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Floor tiling in bathroom in 2nd floor flat

I looking into redoing my bathroom in a 2nd floor flat. The floor is concrete in a 1990s purpose built flat. I have been advised not to tile the bathroom floor as it could crack. This is really disappointing from my perspective. Shall I follow this piece of advice or find a different tiler?

13 Answers from MyBuilder Tilers

Best Answer

Please ignore what you’ve been told.
With the right process and materials you could have a tile installation no problem.


Answered 26th Jun 2022

In most cases, it is OK to lay tiles directly onto concrete. But make sure the surface is free of any contaminants, dust, moisture, etc, as these can prevent the adhesive from bonding. If the concrete floor is not in good condition, or may be at risk of cracking, an uncoupling membrane is recommended. To prevent those movements from transferring to the tile floor, consider installing an uncoupling membrane between the concrete and tile surfaces. This flexible polyethylene layer is easy to install and can protect the tile from both cracking and moisture.


Answered 26th Jun 2022

Hi Julie,
First you must know why they told you not to tile it.
If the floor is concrete you need to see if the floor have any cracks, If there are no sign of any damage then its fine to tile over it but, you have to prepare floor for tiling using material the make the floor stable for tiling and prevent tiles from cracking.


Answered 26th Jun 2022

There should be no problem tiling straight on to this, or for peace of mind you could always lay a decoupling matting before tiling.


Answered 26th Jun 2022

find a different tiler it shouldn't crack if done correctly.


Answered 26th Jun 2022

Tiling can be done as long as the preparation is done correctly cracking shouldnt become an issue


Answered 26th Jun 2022

This is nonsense. If there is a chance of any movement (unlikely in a 30 year old house) then yes you wouldn’t want to tile direct to the concrete. However, even if there was movement, there are many products on the market that can absorb it. Any decent tiler would advise you to lay a decoupling membrane prior to tiling. This is an anti fracture mat which gets stuck down then tiles can be laid directly on top.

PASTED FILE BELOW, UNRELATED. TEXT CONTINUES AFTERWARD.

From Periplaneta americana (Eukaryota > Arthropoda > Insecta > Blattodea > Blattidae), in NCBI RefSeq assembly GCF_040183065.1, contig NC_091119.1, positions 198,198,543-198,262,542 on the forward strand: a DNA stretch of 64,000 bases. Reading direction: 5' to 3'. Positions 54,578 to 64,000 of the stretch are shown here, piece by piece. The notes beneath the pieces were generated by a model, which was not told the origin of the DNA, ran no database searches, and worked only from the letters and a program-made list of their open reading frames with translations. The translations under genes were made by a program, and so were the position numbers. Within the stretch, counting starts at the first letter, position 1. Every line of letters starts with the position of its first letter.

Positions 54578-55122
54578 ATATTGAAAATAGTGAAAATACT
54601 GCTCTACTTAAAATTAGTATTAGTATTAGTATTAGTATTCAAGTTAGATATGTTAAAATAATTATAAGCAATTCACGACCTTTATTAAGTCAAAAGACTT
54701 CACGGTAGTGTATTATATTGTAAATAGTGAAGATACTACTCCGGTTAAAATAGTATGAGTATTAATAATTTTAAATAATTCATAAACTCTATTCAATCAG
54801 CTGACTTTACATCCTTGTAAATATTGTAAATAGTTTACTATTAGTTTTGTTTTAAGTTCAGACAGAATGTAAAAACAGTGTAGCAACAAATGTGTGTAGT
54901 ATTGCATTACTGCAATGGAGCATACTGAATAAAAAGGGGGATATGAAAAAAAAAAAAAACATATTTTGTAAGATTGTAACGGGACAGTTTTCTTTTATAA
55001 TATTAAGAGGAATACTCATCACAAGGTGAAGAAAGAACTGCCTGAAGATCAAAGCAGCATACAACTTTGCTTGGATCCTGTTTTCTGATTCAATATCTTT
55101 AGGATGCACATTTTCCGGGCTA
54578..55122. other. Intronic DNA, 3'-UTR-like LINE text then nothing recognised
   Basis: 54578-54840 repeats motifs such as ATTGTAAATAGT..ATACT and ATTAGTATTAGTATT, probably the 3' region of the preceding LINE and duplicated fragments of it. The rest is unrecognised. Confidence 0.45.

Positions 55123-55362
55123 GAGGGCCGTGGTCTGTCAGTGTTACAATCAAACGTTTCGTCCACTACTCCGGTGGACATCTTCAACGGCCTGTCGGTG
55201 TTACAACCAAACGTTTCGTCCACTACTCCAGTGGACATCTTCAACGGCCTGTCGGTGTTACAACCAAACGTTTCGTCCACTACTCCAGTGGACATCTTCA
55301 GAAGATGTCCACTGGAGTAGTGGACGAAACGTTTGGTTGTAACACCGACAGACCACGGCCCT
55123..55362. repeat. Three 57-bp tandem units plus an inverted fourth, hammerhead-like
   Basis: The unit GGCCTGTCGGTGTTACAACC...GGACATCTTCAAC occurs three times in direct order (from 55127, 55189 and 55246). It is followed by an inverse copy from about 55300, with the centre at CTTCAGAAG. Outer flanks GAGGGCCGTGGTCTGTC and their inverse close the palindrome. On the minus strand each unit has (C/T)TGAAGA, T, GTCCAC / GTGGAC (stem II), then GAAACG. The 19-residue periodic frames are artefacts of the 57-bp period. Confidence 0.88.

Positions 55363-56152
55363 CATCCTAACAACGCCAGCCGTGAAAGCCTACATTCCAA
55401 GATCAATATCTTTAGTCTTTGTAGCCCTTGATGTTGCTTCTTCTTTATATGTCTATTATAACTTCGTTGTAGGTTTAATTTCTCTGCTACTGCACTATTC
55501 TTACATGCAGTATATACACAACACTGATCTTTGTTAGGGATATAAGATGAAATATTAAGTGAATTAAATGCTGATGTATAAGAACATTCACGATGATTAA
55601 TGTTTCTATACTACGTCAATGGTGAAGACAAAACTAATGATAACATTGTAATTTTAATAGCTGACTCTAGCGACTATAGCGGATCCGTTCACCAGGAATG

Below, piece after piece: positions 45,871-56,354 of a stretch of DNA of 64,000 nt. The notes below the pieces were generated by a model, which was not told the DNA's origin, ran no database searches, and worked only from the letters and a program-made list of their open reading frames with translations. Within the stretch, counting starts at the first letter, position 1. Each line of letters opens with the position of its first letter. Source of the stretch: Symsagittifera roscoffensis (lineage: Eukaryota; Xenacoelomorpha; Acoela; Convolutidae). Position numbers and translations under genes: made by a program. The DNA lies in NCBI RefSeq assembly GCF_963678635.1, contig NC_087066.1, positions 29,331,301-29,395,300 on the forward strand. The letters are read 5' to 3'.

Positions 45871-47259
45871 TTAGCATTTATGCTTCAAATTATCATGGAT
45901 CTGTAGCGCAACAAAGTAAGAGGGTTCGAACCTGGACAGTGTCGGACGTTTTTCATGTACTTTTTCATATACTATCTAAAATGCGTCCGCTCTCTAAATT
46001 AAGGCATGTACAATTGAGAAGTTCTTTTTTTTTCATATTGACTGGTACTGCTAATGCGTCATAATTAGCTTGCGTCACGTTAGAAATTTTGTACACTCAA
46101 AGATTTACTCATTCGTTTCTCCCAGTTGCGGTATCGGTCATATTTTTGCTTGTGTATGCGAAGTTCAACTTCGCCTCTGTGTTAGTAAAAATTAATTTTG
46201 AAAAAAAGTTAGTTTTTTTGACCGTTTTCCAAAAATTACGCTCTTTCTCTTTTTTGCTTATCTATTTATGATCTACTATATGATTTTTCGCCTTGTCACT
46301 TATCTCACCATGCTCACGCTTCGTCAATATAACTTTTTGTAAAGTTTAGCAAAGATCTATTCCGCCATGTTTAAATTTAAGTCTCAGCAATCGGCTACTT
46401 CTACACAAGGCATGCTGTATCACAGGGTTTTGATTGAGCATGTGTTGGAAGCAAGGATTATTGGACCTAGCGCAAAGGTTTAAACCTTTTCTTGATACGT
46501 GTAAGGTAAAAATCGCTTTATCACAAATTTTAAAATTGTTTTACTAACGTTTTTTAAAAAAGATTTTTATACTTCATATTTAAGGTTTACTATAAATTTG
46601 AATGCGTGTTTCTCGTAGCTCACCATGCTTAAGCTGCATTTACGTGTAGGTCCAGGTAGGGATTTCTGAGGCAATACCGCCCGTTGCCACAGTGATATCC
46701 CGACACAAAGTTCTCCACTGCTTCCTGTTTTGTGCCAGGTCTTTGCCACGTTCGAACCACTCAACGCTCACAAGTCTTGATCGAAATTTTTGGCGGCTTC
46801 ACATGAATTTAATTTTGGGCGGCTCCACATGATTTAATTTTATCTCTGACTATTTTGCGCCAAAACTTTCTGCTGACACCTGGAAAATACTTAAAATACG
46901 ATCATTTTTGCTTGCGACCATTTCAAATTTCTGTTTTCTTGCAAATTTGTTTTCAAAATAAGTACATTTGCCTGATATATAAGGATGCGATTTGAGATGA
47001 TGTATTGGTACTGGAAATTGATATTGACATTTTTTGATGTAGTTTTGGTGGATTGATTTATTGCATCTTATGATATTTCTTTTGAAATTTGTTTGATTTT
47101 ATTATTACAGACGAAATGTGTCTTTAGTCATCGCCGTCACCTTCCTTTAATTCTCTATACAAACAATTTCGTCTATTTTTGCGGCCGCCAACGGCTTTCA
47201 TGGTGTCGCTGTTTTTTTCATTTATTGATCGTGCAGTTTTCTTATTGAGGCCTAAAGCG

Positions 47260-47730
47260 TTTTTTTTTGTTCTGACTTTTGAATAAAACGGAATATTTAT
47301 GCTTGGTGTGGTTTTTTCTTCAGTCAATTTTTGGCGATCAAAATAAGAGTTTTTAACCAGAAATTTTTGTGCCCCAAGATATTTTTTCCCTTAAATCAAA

Good luck.


Answered 26th Jun 2022

Thanks so much


Answered 26th Jun 2022

You should be fine if floor is concrete,as stated. If floor need reinforcement install cement boards on top of floor, although with the floor you have that seems abit OTT to me. If your floor is solid and you have not subsidance in your home you should be fine.


Answered 26th Jun 2022

Hi if the romans can tile on concrete then good enough for me as they did invent it. So If the concrete floor is not in good condition, or may be at risk of cracking, an uncoupling membrane is recommended. Use Kerakoll adhesive but there are others just as good so adhesives are designed to flex with heat and cold conditions it’s very rare for a tile to crack. It would be more so if it was a floating floor but even then if done correct with Hardie backer boards then again very rare for a tile to crack. Do not use plywood on a floating floor it’s outlawed and prone to fail. again preparation of the floor is key.


Answered 26th Jun 2022

Flat floor, rapid adhesive over the whole tile with right tile, porcelain or the right recommended ceramic floor tile it will not crack. You can also use a matting,I would swap tiler


Answered 27th Jun 2022


I found this situation a very interesting one and I amnkeen to know what the true answer is as to why it would crack?

As to my knowledge of tiling, I would have said to use a flexible tile adhesive.



Answered 27th Jun 2022

You can use anti crack durabase dittra matt and lay any tiles on the floor


Answered 28th Jun 2022

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